Thierry Henry will be wearing street clothes for today's game against Vancouver, and I'm not as happy about that as you might think.
So, Thierry Henry is out. The second-most famous man in Major League Soccer will not make a trip to Empire Field this season thanks to a nagging knee injury that he had no intention of risking on Empire's turf. That'll horrify the neutrals and the casual fans looking forward to seeing one of the few players in this league they've definitely heard of. And a few of the fans will miss Rafael Marquez, too: he's at a Gold Cup tuneup with the Mexican national team. What had been one of the marquee dates on the calendar, one that casual fans had been circling and viewing with obvious relish, is now a lot less special. The Whitecaps had been using the New York Red Bulls visit as a spur to sell some of their mini-packs: I wonder how the guys who bought those packages feel now.
"But wait!" say some Vancouver Whitecaps fans. "The opposition is without two of its leading stars? How is that a bad thing? Now Vancouver might finally get a second MLS victory and god knows they need it." Anything which increases Vancouver's chances of victory is automatically an inherent good to anybody who could call themselves a Whitecaps fan. It's a very, very persuasive argument, and the sort of thing I usually agree with.
This time, though, I'm not quite sure. Obviously I'm glad the Whitecaps have a better chance to win the game and I will never, ever complain about three points no matter how they come. But the loss of Henry and Marquez does make this game a bit less special. Particularly since, for all of New York's cash and their MLS Cup aspirations, this is a game the Whitecaps would have a very real chance of winning even with Henry and Marquez available.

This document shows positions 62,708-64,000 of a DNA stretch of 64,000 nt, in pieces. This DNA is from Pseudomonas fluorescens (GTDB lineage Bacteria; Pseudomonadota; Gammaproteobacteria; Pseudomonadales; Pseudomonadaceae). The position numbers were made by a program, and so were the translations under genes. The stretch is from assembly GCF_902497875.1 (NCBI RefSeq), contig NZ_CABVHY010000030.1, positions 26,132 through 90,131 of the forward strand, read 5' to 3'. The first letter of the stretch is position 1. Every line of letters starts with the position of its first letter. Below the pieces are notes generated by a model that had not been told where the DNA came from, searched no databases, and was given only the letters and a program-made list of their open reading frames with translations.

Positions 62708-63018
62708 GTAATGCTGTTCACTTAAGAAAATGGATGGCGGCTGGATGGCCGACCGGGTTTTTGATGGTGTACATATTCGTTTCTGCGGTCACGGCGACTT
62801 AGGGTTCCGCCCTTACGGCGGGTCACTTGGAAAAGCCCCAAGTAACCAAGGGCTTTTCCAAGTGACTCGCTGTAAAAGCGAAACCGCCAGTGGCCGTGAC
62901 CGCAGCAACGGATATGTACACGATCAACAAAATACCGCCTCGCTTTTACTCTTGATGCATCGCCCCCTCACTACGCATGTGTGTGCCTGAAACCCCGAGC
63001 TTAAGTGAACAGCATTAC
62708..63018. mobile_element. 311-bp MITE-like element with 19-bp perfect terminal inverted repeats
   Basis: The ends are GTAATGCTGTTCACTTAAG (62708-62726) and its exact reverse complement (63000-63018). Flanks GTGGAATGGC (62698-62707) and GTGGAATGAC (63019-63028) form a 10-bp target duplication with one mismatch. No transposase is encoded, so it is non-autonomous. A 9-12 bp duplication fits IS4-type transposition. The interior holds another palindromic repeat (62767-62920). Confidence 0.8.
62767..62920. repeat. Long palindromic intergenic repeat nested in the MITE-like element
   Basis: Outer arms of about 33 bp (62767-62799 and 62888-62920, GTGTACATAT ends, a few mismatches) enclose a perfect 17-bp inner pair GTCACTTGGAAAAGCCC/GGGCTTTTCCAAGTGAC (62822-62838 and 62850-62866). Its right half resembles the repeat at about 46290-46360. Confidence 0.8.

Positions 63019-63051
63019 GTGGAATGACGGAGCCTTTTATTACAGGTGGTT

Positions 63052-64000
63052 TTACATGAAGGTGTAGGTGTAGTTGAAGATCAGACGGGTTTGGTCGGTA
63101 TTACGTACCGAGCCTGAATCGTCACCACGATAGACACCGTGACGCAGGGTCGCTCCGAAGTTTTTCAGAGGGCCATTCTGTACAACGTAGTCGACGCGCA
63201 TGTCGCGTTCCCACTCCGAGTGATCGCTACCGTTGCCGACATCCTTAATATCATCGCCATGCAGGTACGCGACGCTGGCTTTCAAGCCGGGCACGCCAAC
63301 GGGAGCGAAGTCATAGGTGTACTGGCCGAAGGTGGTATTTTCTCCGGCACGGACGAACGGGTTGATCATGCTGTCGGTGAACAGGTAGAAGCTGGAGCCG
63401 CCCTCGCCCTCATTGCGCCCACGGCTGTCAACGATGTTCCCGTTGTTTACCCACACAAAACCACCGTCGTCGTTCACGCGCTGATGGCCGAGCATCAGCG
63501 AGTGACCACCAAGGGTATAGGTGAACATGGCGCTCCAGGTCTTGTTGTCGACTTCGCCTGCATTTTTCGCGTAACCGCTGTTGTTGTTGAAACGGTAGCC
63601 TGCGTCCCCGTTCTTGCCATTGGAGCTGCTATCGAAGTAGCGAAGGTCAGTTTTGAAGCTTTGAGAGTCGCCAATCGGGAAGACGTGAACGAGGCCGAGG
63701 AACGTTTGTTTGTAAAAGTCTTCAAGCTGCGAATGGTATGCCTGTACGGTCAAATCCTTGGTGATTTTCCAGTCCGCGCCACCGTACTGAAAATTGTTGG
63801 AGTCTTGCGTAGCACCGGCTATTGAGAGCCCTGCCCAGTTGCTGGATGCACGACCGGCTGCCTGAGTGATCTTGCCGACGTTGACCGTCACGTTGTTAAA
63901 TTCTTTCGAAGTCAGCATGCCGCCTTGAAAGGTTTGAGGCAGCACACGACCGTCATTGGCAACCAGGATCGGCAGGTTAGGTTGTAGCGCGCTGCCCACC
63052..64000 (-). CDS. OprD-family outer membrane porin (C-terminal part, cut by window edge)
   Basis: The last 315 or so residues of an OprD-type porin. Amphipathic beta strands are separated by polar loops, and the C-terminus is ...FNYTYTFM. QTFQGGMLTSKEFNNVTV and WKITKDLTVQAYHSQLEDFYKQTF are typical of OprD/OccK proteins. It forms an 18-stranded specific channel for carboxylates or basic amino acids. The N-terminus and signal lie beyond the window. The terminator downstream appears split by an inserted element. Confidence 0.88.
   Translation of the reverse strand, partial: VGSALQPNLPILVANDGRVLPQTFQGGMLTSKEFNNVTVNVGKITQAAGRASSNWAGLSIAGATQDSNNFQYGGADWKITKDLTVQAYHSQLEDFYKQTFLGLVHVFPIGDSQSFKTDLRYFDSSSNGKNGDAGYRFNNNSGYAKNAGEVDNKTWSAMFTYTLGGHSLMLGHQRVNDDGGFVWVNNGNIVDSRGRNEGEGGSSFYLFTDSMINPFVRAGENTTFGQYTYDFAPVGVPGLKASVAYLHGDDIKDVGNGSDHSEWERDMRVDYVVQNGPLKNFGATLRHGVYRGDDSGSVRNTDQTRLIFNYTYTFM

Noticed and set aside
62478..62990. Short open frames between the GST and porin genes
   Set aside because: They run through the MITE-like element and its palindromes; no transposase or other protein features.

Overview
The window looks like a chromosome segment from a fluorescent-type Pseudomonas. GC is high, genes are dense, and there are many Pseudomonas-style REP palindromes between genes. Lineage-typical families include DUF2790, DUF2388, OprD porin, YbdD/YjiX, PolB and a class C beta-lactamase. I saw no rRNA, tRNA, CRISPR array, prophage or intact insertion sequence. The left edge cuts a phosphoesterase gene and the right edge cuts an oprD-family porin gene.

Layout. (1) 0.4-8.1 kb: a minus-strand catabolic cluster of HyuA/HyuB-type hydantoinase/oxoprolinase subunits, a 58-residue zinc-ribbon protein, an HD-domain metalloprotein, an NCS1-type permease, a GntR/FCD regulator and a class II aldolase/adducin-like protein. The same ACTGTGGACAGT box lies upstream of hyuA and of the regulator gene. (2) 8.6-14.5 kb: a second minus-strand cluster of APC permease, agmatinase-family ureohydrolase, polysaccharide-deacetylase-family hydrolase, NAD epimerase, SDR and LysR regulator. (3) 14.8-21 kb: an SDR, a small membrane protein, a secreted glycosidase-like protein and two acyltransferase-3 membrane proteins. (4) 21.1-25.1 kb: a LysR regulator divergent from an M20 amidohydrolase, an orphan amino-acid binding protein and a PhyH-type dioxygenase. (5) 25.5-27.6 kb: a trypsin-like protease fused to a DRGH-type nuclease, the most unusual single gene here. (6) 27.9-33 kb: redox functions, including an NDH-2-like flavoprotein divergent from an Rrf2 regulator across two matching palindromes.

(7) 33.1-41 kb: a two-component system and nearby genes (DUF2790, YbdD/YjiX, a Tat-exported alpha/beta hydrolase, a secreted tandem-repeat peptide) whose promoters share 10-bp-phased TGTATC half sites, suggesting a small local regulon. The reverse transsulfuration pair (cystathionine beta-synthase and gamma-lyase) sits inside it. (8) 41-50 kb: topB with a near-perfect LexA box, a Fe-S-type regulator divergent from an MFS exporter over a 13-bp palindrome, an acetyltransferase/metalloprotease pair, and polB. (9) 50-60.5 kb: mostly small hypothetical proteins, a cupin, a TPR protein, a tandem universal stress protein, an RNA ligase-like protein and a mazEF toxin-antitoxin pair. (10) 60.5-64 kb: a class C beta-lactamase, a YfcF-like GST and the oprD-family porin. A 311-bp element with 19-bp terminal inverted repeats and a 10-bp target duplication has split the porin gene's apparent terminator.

First, we must ask ourselves what sorts of fans Henry and Marquez would have brought through the turnstiles. Obviously there'd be a bunch of old-country snobs who view any team not worth a hundred million pounds as utterly beneath their notice. They'd be around to see Henry jog around the glorified retirement home since most of these people were born in Burnaby and for all their snobbery have probably never seen a player of his calibre in person (I've said this a few times before, but when somebody in Canada says that anything below a major European first division is beneath their notice, that's almost a sure sign they're not even remotely from Europe). These guys would never buy Whitecaps season tickets even if Vancouver won 8-7 in a match so exciting that Premier League commentators would needlessly talk about it.
There are also the people who are just curious about MLS. I think this would be the majority. You don't go to Empire the day of the UEFA Champions League final if you don't have at least a little interest in the league. Maybe they think that MLS isn't all that exciting, or they heard that the play isn't that good, but if Thierry Henry is in town they might take a look. Maybe they're just casual soccer fans who sort of follow Arsenal and just haven't really thought that MLS might be worth their time before. A lot of these guys are going to be standing on East Hastings desperately trying to sell their tickets for half their cost. Every fan who says "Henry's not playing? I guess I'll stay home then" is a potential MLS fan not converted.
"Ah, Ben, but don't you want the Whitecaps to win?" Of course I want the Whitecaps to win! But the hidden truth about the New York Red Bulls is that lately, they've looked lousy. They lost to Chivas USA at home - even Vancouver's not that hapless! Their defense has been positively Toronto FC-esque. With Henry and Marquez around, Vancouver's job would be difficult. But given the quality of the last three games Vancouver has played (counting the one that doesn't count), I'd actually have Vancouver as slight favourites over the strugging Metrostars at home.
If Vancouver beats an Henry-less, Marquez-less New York, that will be a very good thing. But imagine if those could-be fans saw Thierry Henry come out, look his best, maybe even score a goal, and then saw the local team win anyway. It could easily have happened, but now we'll never find out. What could have been an afternoon to remember is now just another day. I'd take a 50% chance at immortality over a 75% chance at happiness any day of the week.